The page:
You thought you were safe when you bought that shiny new metal straw. You thought you were safe when you tweeted that trending hashtag. You thought you were safe when you recycled that cardboard box last night.
You thought wrong.
As it turns out, every click you make on streaming services such as Netflix, Spotify and Soundcloud has a profound impact on our environment.
In a report published by the University of Glasgow and the University of Oslo, it was found that while plastic pollution from vinyl and other formats have decreased, the carbon emissions from streaming services dramatically supersedes any other point in history.
“It is possible to demonstrate this by translating the production of plastics and the generation of electricity (for storing and transmitting digital audio files) into greenhouse gas equivalents (GHGs),” according to the report. “The research shows GHGs of 140 million kilograms in 1977, 136 million kilograms in 1988, and 157 million in 2000. But by 2016 the generation of GHGs by storing and transmitting digital files for those listening to music online is estimated to be between 200 million kilograms and over 350 million kilograms in the US alone.”
It is well known that an excess amount of greenhouse gases in the Earth’s atmosphere cause adverse effects for the planet. It is the seals, however, that seem to be handling much of the globe’s atmospheric changes the worst.
The National Marine Life Center (NMLC) published an article on their website last year detailing the effects of climate change on the seal population. In the piece, the NMLC explains that rising global temperatures instigated by greenhouse gas emissions cause Arctic ice melting, which is where many seals mate, rest and give birth to their offspring. Furthermore, the ice serves as a habitat for many smaller species, such as algae, krill, and plankton. Those animals form the foundation of the marine food web, which is where seals get their food and nutrients.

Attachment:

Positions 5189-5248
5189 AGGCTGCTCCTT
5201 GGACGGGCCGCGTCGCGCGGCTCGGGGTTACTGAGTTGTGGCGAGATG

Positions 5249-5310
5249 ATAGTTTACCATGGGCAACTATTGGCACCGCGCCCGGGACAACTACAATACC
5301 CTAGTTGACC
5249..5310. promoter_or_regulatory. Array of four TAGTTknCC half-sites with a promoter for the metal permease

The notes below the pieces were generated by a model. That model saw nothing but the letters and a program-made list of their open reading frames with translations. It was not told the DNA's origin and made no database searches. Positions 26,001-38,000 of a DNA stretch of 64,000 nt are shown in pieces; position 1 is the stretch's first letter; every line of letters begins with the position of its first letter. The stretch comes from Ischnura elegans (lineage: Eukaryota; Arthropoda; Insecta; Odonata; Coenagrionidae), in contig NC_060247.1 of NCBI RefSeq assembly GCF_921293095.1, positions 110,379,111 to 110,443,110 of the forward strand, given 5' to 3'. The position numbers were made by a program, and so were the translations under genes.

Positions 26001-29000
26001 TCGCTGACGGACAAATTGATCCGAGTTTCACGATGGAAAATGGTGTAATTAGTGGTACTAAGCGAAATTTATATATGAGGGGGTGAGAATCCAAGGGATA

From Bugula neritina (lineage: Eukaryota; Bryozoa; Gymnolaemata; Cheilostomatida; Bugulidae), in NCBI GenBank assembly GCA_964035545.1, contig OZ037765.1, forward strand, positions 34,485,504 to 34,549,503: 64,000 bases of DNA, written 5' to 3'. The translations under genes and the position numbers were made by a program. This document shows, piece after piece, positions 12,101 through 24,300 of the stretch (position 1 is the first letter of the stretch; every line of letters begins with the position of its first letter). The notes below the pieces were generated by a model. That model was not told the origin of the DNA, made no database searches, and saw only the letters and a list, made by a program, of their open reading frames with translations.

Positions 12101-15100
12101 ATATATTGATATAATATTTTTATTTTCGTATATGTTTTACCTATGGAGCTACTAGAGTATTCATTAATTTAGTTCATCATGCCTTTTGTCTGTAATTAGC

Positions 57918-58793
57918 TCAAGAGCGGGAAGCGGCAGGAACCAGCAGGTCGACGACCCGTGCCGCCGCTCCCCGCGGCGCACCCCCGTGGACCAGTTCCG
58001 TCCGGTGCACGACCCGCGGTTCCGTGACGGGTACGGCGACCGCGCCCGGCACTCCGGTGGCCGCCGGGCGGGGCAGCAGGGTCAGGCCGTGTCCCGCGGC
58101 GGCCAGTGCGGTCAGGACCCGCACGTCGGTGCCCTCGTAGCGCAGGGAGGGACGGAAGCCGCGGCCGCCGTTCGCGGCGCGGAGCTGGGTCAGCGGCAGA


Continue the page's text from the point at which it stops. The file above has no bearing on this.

Not every streaming service is to blame, however. In fact, there are many companies, such as Apple, who are working hard to preserve and protect the environment.
So, who are the culprits here?
Three big names immediately come to mind: SoundCloud, Spotify, and Netflix.
Every year, Greenpeace publishes the #clickclean report, where the organization breaks down the climate and sustainability policies of the largest streaming services around the world. In their latest report, SoundCloud received an F, while Netflix and Spotify received D’s.
According to the Greenpeace ratings, all three companies received F’s in the categories of energy transparency, advocacy, and renewable energy commitment and siting policy.
At your next party, consider ditching Spotify and Soundcloud for Apple Music. It’ll do just that much more to help save the seals.
Matthew Geiger is a freshman studying economics at Ohio University. Please note that the views and opinions of the columnists do not reflect those ofThe Post. Want to talk to Matthew? Tweet him @Mattg444.